But it’s not supposed to work like that!  Wealthy people aren’t supposed to look for good deals..
Are they?
Read the full article on ft.com

Canada house price crash a certainty

Happy day after the new mortgage rules come into effect!

Even before these rules were announced we saw a ‘softening’ in the Vancouver real estate market.

Prices have drifted down as of late and sales are at an all-time-low and inventory keeps growing.

..Yet there are still those that believe ‘it’s different here’.

We saw housing bubbles grow all around the world and pop one by one, but we went through the same steps of pumping up cheap credit to build the house of cards higher.

Check out this post on Alphahunt about Why a Crash in Canadian House Prices is Certain.

What’s amplified our current RE cycle is that credit was steadily made cheaper & easier throughout the boom period – and especially when the RE market suffered in 2008. After finally waking up and seeing the monster they helped create, the Gov’t is making lending rules stricter. Lending practices should not have been made so loose to begin with. And their meddling in 2008 only delayed the inevitable bust.

Today, we’re still at extreme unaffordability and there is no such thing as a ‘soft landing’ or ‘small correction’ for Vancouver RE. Any asset that has seen a price rise of at least two standard deviations above long-term valuation ratios has always mean reverted. If the Vancouver RE market did not return to the normal multiple of income and rent, it will be the first time in history. You can’t binge drink and avoid the hangover. Timing the start of the hangover is always challenging, but what we know with high probability is that there will be a hangover.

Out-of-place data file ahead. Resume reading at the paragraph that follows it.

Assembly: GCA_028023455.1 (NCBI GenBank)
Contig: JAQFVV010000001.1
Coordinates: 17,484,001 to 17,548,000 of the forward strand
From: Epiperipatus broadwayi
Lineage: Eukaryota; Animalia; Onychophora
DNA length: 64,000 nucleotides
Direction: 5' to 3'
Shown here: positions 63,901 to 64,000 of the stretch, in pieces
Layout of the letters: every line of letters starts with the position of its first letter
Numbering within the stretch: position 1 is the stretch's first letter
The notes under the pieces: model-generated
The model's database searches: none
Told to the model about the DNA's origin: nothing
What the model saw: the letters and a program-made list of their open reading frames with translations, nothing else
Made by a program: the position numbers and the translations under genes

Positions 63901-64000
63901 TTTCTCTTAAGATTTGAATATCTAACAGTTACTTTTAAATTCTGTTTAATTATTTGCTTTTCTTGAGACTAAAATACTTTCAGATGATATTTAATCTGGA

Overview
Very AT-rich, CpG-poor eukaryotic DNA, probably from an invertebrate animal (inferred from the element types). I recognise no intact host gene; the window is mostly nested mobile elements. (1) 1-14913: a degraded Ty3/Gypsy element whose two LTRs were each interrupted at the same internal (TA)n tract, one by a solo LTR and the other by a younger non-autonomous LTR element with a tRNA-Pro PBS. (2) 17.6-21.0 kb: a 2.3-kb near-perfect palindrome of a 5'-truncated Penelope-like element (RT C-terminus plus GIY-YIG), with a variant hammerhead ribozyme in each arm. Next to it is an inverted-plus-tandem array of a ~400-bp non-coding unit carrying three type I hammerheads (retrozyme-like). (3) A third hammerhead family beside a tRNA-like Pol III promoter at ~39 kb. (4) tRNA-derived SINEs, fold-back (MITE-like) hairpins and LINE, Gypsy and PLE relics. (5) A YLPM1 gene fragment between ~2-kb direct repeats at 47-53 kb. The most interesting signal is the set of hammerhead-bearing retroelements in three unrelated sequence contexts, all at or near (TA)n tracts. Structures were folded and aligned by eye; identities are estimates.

We want a nice housing bubble

I’m so sick of hearing realtors and mortgage brokers complain about the new CMHC rules.

The government isn’t really bringing in some tough new restrictions, they’re simply rolling back some of their bubble incentives.

The Feds clearly wanted to juice housing and that’s what they got.

Bank of Canada governor Mark Carney says the No. 1 risk to the Canadian economy is a housing bubble. Good grief! How on earth did rock-stable, good-banking, solid-regulating Canada end up on the edge of a possible real estate crisis? Simple. In Canada as elsewhere, housing is a political business policymakers find irresistible. There’s always some government policy — low interest rates, first-time home-buyer incentives, high-ratio mortgages, mortgage insurance, capital gains exemptions, interest deductibility — available to government agencies to bolster the feel-good business of home ownership.

It’s a global phenomenon, from Ireland to Spain, from Britain to the United States. Housing bubbles — rocketing prices following by plummeting prices — are not new to the world economy. The last decade, however, has left an unprecedented trail of housing price chaos and disaster. The similarities from one country to another are unmistakable.

We saw what was happening in the states, and still the government moved amorts from 30 to 40 years and flooded the housing market with money. Where did they expect this to lead?